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Podcasts keep getting better

“It turns out that people — well, lots of people, anyway — are hungry for substance. Our attention spans are quite intact, ready, and willing.”

“Nobody has any attention span anymore. Least of all anyone under 40.” Until a few years ago, it seemed that virtually all media watchers, and media makers, agreed on this. Among the most powerful gatekeepers, anyway, the consensus seemed solid.

One of the most gratifying revelations to emerge from the podcast boom of the last few years is that the above article of faith was dead wrong. It’s an especially gratifying discovery if, like me, you love to produce long-form, in-depth, documentary audio.

Yes, the trend took off with Serial’s first season. Twelve episodes, “one story told week by week,” 100 million downloads in no time, etc., etc. Everyone knows that Serial’s success unleashed a new podcast stampede. More specifically, for my purposes here, it threw open the doors to the podcast series. Eight, ten, fourteen parts, a bunch of hours in total — the audio nonfiction (and sometimes fiction) equivalent of a good book, or of the bingeable Netflix series so many of us are burning through. Podcast listeners — who in fact skew younger than in most other media — seem to be saying: Yes, thank you. Take me on a journey. We’re going to take our time, dig into corners, get into the weeds? Sign me up.

So, we’ve got the many true crime series, each show or season tackling a single case (In the Dark, Dirty John, Empire on Blood, Atlanta Monster, Last Seen), while others dive into past political scandals (Slow Burn, Bag Man). In addition, podcasters are making series that explore personal journeys (First Day Back, How to Be a Girl) and historical and social themes (UnCivil, Caught, Scene on Radio’s Seeing White and MEN). There’s fiction and quasi-fiction (Homecoming, The Shadows), and limited series turning on a creative, imaginative device (Everything is Alive).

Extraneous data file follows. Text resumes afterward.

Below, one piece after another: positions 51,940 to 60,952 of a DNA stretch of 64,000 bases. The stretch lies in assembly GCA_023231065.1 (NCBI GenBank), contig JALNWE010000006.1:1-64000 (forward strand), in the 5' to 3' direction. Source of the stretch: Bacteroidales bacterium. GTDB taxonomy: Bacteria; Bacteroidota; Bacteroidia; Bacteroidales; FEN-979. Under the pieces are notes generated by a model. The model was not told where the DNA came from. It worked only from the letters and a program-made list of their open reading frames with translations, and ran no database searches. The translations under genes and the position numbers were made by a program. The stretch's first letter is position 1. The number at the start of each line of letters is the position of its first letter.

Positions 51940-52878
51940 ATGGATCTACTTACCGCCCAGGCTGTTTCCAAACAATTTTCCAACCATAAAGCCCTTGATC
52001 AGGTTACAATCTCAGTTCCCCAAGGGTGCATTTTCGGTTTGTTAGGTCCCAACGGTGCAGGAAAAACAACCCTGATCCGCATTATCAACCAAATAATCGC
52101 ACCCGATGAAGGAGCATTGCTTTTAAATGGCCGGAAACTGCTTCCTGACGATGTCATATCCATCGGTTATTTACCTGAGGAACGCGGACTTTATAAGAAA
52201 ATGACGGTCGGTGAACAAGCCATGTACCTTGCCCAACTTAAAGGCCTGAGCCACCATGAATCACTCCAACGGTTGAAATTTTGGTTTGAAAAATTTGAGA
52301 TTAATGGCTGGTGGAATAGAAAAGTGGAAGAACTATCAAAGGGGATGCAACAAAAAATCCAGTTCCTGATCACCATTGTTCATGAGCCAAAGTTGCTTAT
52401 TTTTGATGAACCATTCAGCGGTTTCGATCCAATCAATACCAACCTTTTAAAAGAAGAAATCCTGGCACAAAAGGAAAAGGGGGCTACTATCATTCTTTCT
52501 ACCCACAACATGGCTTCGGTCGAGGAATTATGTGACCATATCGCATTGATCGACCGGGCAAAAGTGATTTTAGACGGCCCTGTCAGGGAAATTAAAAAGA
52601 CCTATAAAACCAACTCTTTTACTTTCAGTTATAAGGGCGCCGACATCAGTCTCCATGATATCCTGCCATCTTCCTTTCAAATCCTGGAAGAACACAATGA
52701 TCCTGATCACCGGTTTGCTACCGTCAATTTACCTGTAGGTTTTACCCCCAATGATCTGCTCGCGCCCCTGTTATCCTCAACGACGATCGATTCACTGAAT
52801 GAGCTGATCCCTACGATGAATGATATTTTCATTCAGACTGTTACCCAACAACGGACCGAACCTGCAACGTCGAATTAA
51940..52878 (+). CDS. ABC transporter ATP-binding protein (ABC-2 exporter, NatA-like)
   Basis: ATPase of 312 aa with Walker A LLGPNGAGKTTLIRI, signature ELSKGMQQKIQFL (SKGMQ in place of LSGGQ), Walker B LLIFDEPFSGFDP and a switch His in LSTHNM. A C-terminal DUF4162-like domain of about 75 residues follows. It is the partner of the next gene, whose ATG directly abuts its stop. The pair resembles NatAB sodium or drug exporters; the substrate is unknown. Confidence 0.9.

It turns out that people — well, lots of people, anyway — are hungry for substance. Our attention spans are quite intact, ready, and willing.

My prediction: More podcast series in 2019. (No kidding.) They’ll keep getting better, smarter, deeper, and more varied. Thank god and the inventors of the podcast. Bring ‘em on.

John Biewen is audio program director at the Center for Documentary Studies at Duke University and host/producer of Scene on Radio.

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Jean Friedman Rudovsky   Cross-newsroom collaborations strengthen communities

Angilee Shah   The year news orgs say “yes” to real leaders

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Adam Smith   Platforms will have to help rebuild trust in news

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Josh Schwartz   A pullback from platforms and a focus on product

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Jonathan Gill   Publishers build a common tech platform together

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Don Day   Timewalls and other reader revenue experiments

Kawandeep Virdee   Media wants to take care of you

Knight Foundation   A year of local collaboration

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Justin Kosslyn   Text hits a tipping point

Glyn Mottershead and Martin Chorley   When a tech company pulls the plug on your story

Michael Grant   More newsrooms experiment their way to success

Francesco Zaffarano   Towards a rethinking of journalism on social media

Kate Myers   Journalism continues to be bad for democracy

Zuzanna Ziomecka   News leadership gets an overdue upgrade

Ariel Zirulnick   Participation gets professional

Masuma Ahuja   Make foreign coverage less foreign

Seema Yasmin   We will create our own spaces

Matt Skibinski   Quality and reliability are the new currencies for publishers